- UAW said it will terminate contract at 11:59 p.m. Sunday
- Auto union's move follows agreement with Fiat Chrysler
The United Auto Workers said it informed General Motors Co. that it will terminate its contract with the automaker at 11:59 p.m. on Sunday, effectively setting a strike deadline for talks to reach a four-year agreement.
The Detroit-based company confirmed in a statement that it had received the deadline from the UAW, saying it was “working with them to address the issues and remain committed to obtaining an agreement that is good for employees and the business.”
UAW spokesman Brian Rothenberg didn’t immediately return a telephone call and e-mail on Saturday seeking comment on the GM negotiations.
The move follows the union’s agreement with Fiat Chrysler Automobiles NV. That accord will likely provide a starting point for the GM negotiations.
UAW President Dennis Williams has sought richer agreements with GM and Ford Motor Co. after first gaining the Fiat Chrysler deal, approved by a 3-to-1 margin announced Oct. 22. Union members at FCA got raises across the board, including increases for so-called Tier 2 employees that would eventually boost their maximum wage from about $19 an hour to the more than $29 rate of more senior members. The Fiat Chrysler pact will cost the company close to $2 billion over four years, people familiar with the matter have said.
The UAW is reaching agreements that add substantially to the automakers’ costs for the first time in a decade. After settling with Fiat Chrysler, which has smaller earnings than GM and Ford, the union is aiming for more lucrative contracts with those larger companies.
GM goes into the talks after posting its most profitable quarter ever. The UAW may win greater profit-sharing and bonuses and more jobs.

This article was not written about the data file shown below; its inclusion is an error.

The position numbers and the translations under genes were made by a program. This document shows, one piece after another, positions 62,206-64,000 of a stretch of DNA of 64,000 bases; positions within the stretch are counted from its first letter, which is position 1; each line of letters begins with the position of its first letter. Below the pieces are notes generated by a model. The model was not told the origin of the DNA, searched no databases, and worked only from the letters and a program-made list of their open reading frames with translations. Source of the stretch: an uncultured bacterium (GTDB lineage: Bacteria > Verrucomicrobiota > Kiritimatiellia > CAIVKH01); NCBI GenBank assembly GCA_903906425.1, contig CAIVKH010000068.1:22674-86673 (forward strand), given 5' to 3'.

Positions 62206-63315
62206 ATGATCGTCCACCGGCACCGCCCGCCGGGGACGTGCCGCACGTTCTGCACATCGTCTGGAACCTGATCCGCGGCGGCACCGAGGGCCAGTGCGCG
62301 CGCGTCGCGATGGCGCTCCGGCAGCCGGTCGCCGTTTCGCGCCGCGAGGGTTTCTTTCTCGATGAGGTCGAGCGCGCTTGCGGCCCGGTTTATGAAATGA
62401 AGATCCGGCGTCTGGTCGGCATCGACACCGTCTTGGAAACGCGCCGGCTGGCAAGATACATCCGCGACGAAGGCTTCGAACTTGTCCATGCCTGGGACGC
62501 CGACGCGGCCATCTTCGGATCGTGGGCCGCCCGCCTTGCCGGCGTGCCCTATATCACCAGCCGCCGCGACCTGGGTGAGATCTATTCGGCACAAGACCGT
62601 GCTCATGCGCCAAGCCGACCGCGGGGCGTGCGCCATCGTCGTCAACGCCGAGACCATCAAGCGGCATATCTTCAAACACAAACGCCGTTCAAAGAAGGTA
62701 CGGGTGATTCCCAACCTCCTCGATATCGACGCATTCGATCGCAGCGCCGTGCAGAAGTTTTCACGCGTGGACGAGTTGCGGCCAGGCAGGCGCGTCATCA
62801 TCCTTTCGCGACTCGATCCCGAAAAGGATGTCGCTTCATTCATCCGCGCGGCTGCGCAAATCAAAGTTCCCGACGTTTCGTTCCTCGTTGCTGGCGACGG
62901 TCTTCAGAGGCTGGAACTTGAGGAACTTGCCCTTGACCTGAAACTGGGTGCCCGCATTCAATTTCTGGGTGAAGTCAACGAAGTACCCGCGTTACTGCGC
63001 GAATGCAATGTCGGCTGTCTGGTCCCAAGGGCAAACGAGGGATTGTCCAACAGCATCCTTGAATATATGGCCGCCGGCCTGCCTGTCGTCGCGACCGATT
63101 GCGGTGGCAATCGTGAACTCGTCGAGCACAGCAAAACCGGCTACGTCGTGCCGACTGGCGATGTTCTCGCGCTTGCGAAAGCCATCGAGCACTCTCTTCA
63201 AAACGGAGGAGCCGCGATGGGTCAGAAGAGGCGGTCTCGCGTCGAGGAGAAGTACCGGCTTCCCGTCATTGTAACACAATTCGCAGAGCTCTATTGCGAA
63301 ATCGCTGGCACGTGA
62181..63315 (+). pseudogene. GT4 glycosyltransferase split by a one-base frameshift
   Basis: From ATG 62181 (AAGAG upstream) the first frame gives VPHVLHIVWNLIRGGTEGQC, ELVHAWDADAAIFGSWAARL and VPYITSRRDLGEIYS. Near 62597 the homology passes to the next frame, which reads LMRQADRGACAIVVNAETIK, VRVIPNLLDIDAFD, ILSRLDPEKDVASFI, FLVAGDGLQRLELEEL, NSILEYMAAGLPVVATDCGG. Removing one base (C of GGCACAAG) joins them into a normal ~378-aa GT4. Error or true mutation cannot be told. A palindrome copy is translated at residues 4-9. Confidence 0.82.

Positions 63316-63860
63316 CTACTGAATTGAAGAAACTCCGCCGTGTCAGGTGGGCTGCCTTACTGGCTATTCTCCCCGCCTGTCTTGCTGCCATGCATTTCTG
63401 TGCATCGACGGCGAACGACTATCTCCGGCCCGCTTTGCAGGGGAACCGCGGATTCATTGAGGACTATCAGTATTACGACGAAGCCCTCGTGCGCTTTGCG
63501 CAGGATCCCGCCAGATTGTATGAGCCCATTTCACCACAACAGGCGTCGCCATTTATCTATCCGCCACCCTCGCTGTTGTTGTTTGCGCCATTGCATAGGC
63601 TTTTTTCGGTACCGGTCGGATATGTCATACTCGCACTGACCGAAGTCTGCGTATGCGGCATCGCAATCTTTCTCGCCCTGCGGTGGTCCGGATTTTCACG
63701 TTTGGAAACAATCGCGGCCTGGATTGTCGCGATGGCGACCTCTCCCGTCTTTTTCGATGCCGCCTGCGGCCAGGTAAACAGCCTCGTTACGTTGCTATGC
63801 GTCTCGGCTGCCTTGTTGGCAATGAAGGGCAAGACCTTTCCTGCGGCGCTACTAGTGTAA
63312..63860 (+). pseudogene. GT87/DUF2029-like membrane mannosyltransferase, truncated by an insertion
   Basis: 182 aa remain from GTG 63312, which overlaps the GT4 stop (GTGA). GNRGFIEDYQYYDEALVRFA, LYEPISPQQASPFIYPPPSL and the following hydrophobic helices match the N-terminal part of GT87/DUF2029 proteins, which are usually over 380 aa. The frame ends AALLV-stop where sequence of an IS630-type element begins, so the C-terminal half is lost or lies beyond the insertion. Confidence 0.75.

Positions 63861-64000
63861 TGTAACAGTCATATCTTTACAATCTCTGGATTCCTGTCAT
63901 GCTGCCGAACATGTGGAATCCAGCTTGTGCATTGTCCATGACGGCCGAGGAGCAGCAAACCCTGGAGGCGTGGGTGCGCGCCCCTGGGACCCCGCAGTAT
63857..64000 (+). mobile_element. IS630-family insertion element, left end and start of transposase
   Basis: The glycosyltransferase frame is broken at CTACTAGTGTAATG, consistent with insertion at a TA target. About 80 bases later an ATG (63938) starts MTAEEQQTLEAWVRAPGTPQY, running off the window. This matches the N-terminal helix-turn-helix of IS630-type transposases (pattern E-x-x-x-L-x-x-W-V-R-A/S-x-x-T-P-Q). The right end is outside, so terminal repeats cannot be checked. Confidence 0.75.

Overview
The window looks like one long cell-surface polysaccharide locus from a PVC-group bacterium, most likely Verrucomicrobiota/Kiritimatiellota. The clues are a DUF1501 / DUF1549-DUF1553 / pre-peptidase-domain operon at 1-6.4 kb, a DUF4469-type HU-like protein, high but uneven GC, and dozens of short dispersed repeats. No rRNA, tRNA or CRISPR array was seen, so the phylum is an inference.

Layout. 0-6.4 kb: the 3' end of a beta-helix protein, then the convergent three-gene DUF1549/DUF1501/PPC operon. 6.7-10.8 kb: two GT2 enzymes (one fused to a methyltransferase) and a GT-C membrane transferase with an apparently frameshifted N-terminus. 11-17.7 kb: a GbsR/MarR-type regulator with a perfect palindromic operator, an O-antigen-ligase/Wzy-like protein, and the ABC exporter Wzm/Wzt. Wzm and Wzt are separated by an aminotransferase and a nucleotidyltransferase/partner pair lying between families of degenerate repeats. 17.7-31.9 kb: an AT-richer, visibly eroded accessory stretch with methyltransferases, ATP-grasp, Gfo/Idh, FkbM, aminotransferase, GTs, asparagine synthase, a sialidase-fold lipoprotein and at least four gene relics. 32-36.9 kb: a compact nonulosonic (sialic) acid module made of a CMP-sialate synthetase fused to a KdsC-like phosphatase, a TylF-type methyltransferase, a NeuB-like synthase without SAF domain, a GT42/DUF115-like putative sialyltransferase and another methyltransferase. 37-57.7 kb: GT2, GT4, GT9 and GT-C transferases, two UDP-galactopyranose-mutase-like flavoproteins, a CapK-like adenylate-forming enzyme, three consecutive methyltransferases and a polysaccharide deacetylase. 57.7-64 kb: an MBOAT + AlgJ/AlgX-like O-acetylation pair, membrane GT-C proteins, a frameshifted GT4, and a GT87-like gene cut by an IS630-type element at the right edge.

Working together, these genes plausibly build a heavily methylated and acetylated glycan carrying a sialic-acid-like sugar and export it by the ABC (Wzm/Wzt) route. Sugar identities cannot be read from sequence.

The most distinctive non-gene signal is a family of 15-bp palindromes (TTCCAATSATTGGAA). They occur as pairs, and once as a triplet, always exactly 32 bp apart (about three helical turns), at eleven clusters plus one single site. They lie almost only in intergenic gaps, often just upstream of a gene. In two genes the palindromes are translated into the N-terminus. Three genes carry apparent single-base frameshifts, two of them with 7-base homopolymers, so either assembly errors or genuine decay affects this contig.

GM and Ford may have to provide more for senior workers, who account for about 80 percent of union members at GM and and 72 percent at Ford. The UAW will need to make them happy to get any deal ratified.
GM’s workforce is seeking to phase out the two-tier pay system of previous contracts, increased job security and more money, said Erik Gordon, a law and business professor at the University of Michigan. GM has been building goodwill with its workers in hopes of avoiding a contract rejection like Fiat Chrysler’s, he said.
“The lights will be on late,” Gordon said. “Neither side wants a strike.”
The Fiat Chrysler contract was approved after UAW members there rejected an initial agreement and sent their leaders back to the bargaining table, where they secured larger signing bonuses and bigger raises for the second-tier workers.
About 200 negotiators, divided into 13 subcommittees focusing on issues including health care, safety and training programs, are meeting in Detroit’s UAW-GM Center for Human Resources, a GM spokeswoman said. Talks are expected to go late into the night on Saturday and may run up against Sunday night’s deadline.
If the two sides fail to reach an agreement before the end of the weekend, they may agree to extend the deadline to continue talks.
Should GM and the union fail to reach an agreement, the UAW could call a strike targeting a plant that makes key parts, such as engine or transmission components, to choke off production companywide, said Bloomberg Intelligence automotive analyst Kevin Tynan. The union’s strategy would be to minimize the number of workers it has to pay from its strike fund, he said.
GM said Thursday that it will add 1,200 jobs at a car factory in Detroit before announcing Friday that it plans to lay off about 500 hourly employees at its small-car plant north of the city.